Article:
Troy and Stacy had some wonderful comments on various topics today! HSUS in North Carolina really seem to hit home for me. While in college (working on my BS as I have two degrees) I spent my three summers in North Carolina. Two of those summers I worked for the North Carolina State Government Horticulture Crops Research Station. When I went in to see if they had any jobs open the end of May 1980, I was surprised they were excited to have an Agriculture Major requesting a job. They even offered to set me up with Sam Houston State for me to receive an internship. I never pursued it. Essentially, I was an intern though. I couldn't believe there were no NCSU Horticulture majors working at the Station. Only Aggies ever were able to get positions on Texas Research Stations. Their primary crop was and still is blueberries. I did every conceivable thing one can do to a blueberry. No computers to run the statistical analysis and I ran them all by a calculator. Lots of time in the green houses watering the plants and reporting on any problems or fixing the irrigation system when it went down. The list of what I did during those two summers is long. Yet, I learned so much about research and production agriculture. I think the most interesting experiment was a group of Grad Students and two professors had a test plots for new varieties of carrots. They were grown at this research station as the soils were very close to soils in Central Africa. When the carrots were ready for harvest, we spent the morning with the Grad students pulling carrots. Very back breaking work. They had been taking weights, measurements, etc. Just like I would do with the blueberries each week a test plot was picked. I came down a row with a full bucket of carrots from one plot after we had been harvesting for two hours. The Grad Student I set it down by looked at me and said I would get to taste a carrot from that bucket. I asked, 'Your not weighing first?' The reply, 'Nope!' So I walked over to a facet, washed a carrot off turned around and took a big bite, and nearly choked to death. That was the most GOD AWFUL CARROT I had ever tasted! I remember him laughing at me. I'd spit that thing out and ran back to the facet to rinse my mouth. He then told me every plot had been that way. Dejected the team returned to Raleigh to start completely over. There is one thing the research work made me realize, I didn't want to do it for a career. At least for Horticulture it was slow as molasses. By the start of my second summer I knew I was going to stay in school for a Masters and by the end of my summer I was positive I'd rather not do a Thesis. So I have a terminal degree. I can say again, I loved the work though. I really enjoyed the statistical analysis the most. I suppose it is why I have my degrees in Agriculture Economics. Crunching numbers for trends or to find a way to save money on the ranch is intriguing to me.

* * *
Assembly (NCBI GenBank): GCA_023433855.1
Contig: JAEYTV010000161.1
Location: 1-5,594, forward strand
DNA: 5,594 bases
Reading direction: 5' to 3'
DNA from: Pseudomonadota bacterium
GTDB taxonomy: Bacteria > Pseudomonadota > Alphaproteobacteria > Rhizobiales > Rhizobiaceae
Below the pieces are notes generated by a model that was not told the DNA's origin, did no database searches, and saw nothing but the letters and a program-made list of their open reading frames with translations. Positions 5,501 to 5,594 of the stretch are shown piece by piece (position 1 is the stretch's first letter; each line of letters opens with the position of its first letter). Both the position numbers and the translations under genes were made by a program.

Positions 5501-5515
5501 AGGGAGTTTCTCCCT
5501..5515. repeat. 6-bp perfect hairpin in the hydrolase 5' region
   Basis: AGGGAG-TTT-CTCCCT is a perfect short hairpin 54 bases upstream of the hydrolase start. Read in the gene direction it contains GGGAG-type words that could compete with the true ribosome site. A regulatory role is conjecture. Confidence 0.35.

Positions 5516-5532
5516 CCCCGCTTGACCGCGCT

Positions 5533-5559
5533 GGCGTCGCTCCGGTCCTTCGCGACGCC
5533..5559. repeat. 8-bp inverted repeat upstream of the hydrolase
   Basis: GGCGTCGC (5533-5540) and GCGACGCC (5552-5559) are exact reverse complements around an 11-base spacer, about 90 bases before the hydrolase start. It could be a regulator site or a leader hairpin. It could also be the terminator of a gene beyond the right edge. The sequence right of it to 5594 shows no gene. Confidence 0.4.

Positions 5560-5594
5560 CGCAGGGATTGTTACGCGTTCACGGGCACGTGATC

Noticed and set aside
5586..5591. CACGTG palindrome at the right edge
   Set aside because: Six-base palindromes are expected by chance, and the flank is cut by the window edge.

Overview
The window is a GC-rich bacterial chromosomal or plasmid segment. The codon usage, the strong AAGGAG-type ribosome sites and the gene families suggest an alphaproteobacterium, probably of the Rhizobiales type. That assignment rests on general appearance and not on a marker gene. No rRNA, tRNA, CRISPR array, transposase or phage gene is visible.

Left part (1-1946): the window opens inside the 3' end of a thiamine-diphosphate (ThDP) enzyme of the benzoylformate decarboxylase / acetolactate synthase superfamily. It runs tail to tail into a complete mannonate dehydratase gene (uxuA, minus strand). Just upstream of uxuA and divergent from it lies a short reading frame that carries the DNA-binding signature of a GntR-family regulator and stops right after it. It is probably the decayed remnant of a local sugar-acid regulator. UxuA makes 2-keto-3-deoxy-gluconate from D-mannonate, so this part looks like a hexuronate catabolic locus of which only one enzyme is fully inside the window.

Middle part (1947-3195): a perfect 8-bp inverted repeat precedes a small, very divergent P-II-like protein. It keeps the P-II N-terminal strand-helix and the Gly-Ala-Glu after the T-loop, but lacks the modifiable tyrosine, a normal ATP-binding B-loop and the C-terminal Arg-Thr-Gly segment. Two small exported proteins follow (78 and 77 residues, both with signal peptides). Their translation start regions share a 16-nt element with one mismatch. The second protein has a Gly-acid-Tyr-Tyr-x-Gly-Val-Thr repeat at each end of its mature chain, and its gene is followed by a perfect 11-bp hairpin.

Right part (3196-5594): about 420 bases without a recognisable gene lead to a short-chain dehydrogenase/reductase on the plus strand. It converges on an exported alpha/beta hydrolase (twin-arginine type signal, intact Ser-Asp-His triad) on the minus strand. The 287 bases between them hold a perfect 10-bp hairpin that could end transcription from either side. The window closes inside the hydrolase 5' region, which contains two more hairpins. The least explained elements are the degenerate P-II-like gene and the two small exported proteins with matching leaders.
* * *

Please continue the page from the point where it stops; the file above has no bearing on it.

I have family in North Carolina and Larry's ancestry traces to Pender County. Along with those two things and the two summers meeting so many professors in the Horticulture Department at NCSU drew me to the article Troy found in the Charlotte Observer, Bill stirs battle - over dogs, or meat? I urge you to read the post. I found for the most part the author Mark Johnson attempted to show both sides of the issue. Better then most articles, but he too, fell a little short. I'd point it out but I think I have in other posts on my blog. What I did find out was what seemed to be the HSUS owned sanctuaries. Mr. Johnson used the term "operated" instead of owned. I'd always heard HSUS didn't own any shelters or sanctuaries. The one that disturbed me the most was one in Texas. So I set out to find out who actually owned the ranch. As I began my search I found out some interesting things. The Black Beauty Ranch outside of Athens, Texas was founded by Cleveland Amory a children's author. The Black Beauty Ranch's Partners according to the website is The Fund for Animals and HSUS. The Fund for Animals according to Wikipedia at the link for Cleveland Amory founded The Fund for Animals. In 2005 HSUS formed a "Corporate Combination" with The Fund for Animals. What the heck was that? You'd think I could pull it from the recesses of my mind since I have a minor in General Business. So searched yet again. I found this on the web and I'll let you read it at All Business. So the end result is I'm still not sure who owns Black Beauty Ranch. I do know one thing, I will not go to the ranch and will not give dollars to the ranch and will do everything I can to keep others from giving to the ranch directly.
Now I'm off to email Mark Johnson to correct him on some points in his article. I'm also going to email my aunt and uncle in Greensboro to encourage my aunt and uncle to call their state representative and senator of the North Carolina Legislature.